RoadRUNNER - newsletter - Oct 2009
**Touring Tip: Checklist for Winterizing Your Bike**
Because most mechanical systems perform best when they're used
regularly, the most effective way of preparing your bike for winter is
to simply keep riding and maintaining it. But most of us,
unfortunately, don't live in a climate that allows a 365-day riding
year. Consequently, we need to prepare our rides for some period of
winter storage. Here's a quick checklist to help you make sure the job
gets done properly:
Store Properly: Indoor (heated if possible) storage is best for
guarding against moisture and rust. To prevent flat spots from
developing on tires, store the bike on its centerstand with most of
its weight off of the wheels. If that's not possible, move the
motorcycle slightly every month.
Stabilize the Fuel: Fill gas tank and add fuel stabilizer to the
gas. With fuel-injected bikes, run the engine so the treated fuel gets
into the injectors. With carburetor(s) turn off petcock, drain float
Tend to the Battery: Attach maintenance charger to battery. If
battery is a non-sealed type, check fluid levels and add distilled
water if needed. Avoid using trickle chargers, which overcharge
batteries in storage
Lubricate Controls and Other Mechanical Parts: Lubricate cables,
change front fork oil as required by owner's manual and oil other
exterior unsealed moving parts.
Change Engine Oil and Filter: Because old oil can develop acidic
qualities and cause corrosion, change it prior to storage and possibly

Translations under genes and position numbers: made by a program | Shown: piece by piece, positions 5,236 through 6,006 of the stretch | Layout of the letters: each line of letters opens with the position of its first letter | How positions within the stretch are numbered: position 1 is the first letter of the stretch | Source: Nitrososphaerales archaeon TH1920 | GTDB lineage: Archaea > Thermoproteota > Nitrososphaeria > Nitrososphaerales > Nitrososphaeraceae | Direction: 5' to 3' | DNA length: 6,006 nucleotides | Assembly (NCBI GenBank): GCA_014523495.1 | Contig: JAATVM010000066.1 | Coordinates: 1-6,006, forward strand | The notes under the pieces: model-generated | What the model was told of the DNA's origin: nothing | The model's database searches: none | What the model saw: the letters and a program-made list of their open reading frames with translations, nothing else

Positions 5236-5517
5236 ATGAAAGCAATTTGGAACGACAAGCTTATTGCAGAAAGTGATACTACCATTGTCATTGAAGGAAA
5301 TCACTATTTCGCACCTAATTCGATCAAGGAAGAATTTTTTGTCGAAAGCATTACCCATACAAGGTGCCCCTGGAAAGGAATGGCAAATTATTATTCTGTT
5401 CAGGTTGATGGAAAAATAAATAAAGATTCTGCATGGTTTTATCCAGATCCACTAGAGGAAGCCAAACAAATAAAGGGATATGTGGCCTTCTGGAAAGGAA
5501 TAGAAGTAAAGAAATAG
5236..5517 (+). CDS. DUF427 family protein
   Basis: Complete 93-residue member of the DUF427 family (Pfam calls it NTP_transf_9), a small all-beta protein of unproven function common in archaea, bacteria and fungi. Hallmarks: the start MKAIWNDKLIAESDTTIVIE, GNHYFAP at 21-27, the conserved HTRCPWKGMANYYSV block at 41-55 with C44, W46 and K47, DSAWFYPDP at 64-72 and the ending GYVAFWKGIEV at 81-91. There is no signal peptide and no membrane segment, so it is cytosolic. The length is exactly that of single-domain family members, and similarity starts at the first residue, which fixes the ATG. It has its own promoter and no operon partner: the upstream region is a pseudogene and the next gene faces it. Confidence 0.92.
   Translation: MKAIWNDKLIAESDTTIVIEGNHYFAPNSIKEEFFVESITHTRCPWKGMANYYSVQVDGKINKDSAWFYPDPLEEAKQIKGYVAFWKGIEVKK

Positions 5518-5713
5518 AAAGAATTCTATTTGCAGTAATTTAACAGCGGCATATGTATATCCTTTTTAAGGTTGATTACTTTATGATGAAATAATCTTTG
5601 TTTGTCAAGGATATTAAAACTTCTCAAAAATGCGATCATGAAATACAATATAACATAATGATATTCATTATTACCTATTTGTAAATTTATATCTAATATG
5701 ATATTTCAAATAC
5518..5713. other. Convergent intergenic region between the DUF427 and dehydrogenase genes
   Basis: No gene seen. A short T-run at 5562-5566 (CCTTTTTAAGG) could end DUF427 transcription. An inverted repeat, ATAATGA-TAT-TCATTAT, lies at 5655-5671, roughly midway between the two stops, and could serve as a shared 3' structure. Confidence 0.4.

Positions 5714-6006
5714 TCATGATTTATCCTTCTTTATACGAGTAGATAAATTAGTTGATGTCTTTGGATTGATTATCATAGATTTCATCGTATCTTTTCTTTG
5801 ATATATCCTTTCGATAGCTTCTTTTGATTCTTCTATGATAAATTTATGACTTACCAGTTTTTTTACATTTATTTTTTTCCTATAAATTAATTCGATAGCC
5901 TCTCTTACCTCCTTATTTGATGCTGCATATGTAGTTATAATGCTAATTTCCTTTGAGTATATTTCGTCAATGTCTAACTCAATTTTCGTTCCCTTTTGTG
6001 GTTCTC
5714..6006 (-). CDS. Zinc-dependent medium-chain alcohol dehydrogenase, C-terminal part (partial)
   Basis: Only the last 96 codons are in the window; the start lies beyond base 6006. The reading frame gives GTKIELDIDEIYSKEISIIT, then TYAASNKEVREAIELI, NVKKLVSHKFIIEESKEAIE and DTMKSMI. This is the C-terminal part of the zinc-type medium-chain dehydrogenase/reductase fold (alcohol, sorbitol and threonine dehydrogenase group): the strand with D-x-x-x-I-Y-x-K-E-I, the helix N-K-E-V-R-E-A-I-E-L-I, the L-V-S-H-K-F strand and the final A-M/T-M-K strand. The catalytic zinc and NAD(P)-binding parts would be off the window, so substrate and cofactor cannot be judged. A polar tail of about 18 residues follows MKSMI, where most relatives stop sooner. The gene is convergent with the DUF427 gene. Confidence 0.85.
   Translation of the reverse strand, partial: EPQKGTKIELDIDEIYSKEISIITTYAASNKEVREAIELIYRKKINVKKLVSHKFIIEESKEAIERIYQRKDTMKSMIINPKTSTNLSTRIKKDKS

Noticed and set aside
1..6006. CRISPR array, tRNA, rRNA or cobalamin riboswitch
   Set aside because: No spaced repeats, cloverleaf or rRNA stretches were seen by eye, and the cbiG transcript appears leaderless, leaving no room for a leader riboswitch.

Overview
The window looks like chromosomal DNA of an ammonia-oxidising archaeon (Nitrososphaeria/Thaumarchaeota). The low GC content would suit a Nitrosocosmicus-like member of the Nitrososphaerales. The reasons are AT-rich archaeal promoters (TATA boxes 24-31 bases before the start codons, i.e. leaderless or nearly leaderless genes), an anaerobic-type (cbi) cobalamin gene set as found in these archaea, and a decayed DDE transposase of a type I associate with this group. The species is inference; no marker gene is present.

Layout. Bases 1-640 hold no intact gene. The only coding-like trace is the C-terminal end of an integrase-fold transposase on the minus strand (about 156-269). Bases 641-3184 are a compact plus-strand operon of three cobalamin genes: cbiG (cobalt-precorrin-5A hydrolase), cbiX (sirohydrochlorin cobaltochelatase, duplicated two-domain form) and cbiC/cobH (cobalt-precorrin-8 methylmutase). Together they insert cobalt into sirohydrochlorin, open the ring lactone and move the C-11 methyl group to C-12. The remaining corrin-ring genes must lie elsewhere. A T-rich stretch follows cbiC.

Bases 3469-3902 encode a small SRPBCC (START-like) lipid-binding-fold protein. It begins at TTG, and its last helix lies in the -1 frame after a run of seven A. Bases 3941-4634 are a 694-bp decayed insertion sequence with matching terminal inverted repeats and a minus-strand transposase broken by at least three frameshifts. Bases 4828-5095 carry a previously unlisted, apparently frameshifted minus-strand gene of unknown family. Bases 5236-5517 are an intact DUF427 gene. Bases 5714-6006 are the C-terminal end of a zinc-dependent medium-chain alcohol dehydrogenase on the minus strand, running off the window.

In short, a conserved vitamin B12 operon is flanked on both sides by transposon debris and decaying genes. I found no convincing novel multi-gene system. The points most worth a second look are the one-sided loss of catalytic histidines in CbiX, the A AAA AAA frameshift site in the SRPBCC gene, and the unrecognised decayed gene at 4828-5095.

again in the spring.
Inspect/Lubricate Final Drive: Chains should be cleaned, checked for
proper tension and lubricated. Check the oil level on shaft drive
bikes and add or replace it as necessary.
Inspect/Service Cooling System: For water-cooled bikes, test the
coolant for freeze protection. Look for any signs of rust or leakage,
ensure that coolant level is at the proper level--drain and flush and
replace coolant every two years.
Inspect/Service Brakes: Remove the brake pads and check the calipers
for corrosion. If left unchecked, corroded parts can eventually cause
brakes to seize up. Replace faulty parts as necessary.
Inspect/Replace Tires: Check condition of tires, including tread
depth. Tires with wear bars showing or 3/32 or less of tread
remaining, or older than six years should be replaced.
Inspect/Service Electrical System: Look for any signs of corrosion
on exposed electrical connections. A thin coating of silicone
dielectric grease can help prevent corrosion.
Replace Brake/Clutch Fluids: Brake fluid can absorb moisture over
time, causing corrosion and loss of braking effectiveness. It's best
to replace those fluids yearly, but be sure to use only the
recommended fluid from a sealed container.
Check Torque of Threaded Fasteners: Ensuring that key nuts and bolts
(i.e., those that could threaten life or limb if they became loose)
are at their proper tightness is especially important.
Clean/Protect Surfaces: Give your bike a thorough cleaning and then
polish and wax all painted and chrome surfaces; clean and polish
aluminum and stainless steel surfaces with the appropriate metal
polish and then apply a protective coating.
Inspect/Replace Air Filter: Inspect the air filter to determine if
it needs cleaning or replacement.
Clean and Treat Leather: Using a high quality dressing to clean and
preserve all leather surfaces.
Treat Cylinder Walls: To help prevent cylinder wall and piston ring
corrosion, remove spark plug(s) and add 25cc of motor oil. Then, with
plugs removed, use the starter to turn the motor over several times to
distribute the oil. Reinstall spark plugs and tighten to the specified
Consult Owner's Manual: As a final check to make sure you haven't
missed anything, review the maintenance schedule in your owner's
manual to determine if any other services are required.
Many, if not most, of the above procedures will be within the
mechanical knowledge and skill level of the owner. However, if you're
ever in doubt about something, it's always advisable to consult a
trained professional technician.